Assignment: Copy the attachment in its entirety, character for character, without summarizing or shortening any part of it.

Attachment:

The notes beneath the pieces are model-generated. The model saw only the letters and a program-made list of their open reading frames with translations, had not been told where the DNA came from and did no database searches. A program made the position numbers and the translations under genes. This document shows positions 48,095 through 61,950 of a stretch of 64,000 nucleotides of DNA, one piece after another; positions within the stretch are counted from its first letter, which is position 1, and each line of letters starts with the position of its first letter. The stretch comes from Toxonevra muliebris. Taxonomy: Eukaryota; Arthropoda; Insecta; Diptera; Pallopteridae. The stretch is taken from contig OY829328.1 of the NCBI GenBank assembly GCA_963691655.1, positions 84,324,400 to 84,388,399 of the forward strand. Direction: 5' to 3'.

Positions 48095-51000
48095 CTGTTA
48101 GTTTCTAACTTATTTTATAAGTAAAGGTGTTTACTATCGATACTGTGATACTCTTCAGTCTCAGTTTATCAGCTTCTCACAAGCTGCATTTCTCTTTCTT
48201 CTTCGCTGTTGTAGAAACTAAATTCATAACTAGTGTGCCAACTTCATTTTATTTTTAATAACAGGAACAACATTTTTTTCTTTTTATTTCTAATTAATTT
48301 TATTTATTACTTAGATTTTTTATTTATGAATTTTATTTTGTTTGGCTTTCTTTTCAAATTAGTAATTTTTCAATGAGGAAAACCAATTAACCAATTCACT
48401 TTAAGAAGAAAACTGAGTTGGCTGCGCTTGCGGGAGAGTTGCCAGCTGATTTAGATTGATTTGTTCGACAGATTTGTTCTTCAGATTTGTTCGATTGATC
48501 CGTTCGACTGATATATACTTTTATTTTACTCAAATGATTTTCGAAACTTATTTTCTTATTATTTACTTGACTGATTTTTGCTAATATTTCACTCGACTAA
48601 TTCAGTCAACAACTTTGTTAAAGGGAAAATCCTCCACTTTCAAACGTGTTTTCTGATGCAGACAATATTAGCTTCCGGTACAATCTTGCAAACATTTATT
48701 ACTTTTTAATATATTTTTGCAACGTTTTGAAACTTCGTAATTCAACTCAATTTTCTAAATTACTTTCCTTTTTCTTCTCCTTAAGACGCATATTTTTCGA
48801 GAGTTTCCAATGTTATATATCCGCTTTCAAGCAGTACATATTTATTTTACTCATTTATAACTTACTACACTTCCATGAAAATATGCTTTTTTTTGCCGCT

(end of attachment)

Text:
The notes beneath the pieces are model-generated. The model saw only the letters and a program-made list of their open reading frames with translations, had not been told where the DNA came from and did no database searches. A program made the position numbers and the translations under genes. This document shows positions 48,095 through 61,950 of a stretch of 64,000 nucleotides of DNA, one piece after another; positions within the stretch are counted from its first letter, which is position 1, and each line of letters starts with the position of its first letter. The stretch comes from Toxonevra muliebris. Taxonomy: Eukaryota; Arthropoda; Insecta; Diptera; Pallopteridae. The stretch is taken from contig OY829328.1 of the NCBI GenBank assembly GCA_963691655.1, positions 84,324,400 to 84,388,399 of the forward strand. Direction: 5' to 3'.

Positions 48095-51000
48095 CTGTTA
48101 GTTTCTAACTTATTTTATAAGTAAAGGTGTTTACTATCGATACTGTGATACTCTTCAGTCTCAGTTTATCAGCTTCTCACAAGCTGCATTTCTCTTTCTT
48201 CTTCGCTGTTGTAGAAACTAAATTCATAACTAGTGTGCCAACTTCATTTTATTTTTAATAACAGGAACAACATTTTTTTCTTTTTATTTCTAATTAATTT
48301 TATTTATTACTTAGATTTTTTATTTATGAATTTTATTTTGTTTGGCTTTCTTTTCAAATTAGTAATTTTTCAATGAGGAAAACCAATTAACCAATTCACT
48401 TTAAGAAGAAAACTGAGTTGGCTGCGCTTGCGGGAGAGTTGCCAGCTGATTTAGATTGATTTGTTCGACAGATTTGTTCTTCAGATTTGTTCGATTGATC
48501 CGTTCGACTGATATATACTTTTATTTTACTCAAATGATTTTCGAAACTTATTTTCTTATTATTTACTTGACTGATTTTTGCTAATATTTCACTCGACTAA
48601 TTCAGTCAACAACTTTGTTAAAGGGAAAATCCTCCACTTTCAAACGTGTTTTCTGATGCAGACAATATTAGCTTCCGGTACAATCTTGCAAACATTTATT
48701 ACTTTTTAATATATTTTTGCAACGTTTTGAAACTTCGTAATTCAACTCAATTTTCTAAATTACTTTCCTTTTTCTTCTCCTTAAGACGCATATTTTTCGA
48801 GAGTTTCCAATGTTATATATCCGCTTTCAAGCAGTACATATTTATTTTACTCATTTATAACTTACTACACTTCCATGAAAATATGCTTTTTTTTGCCGCT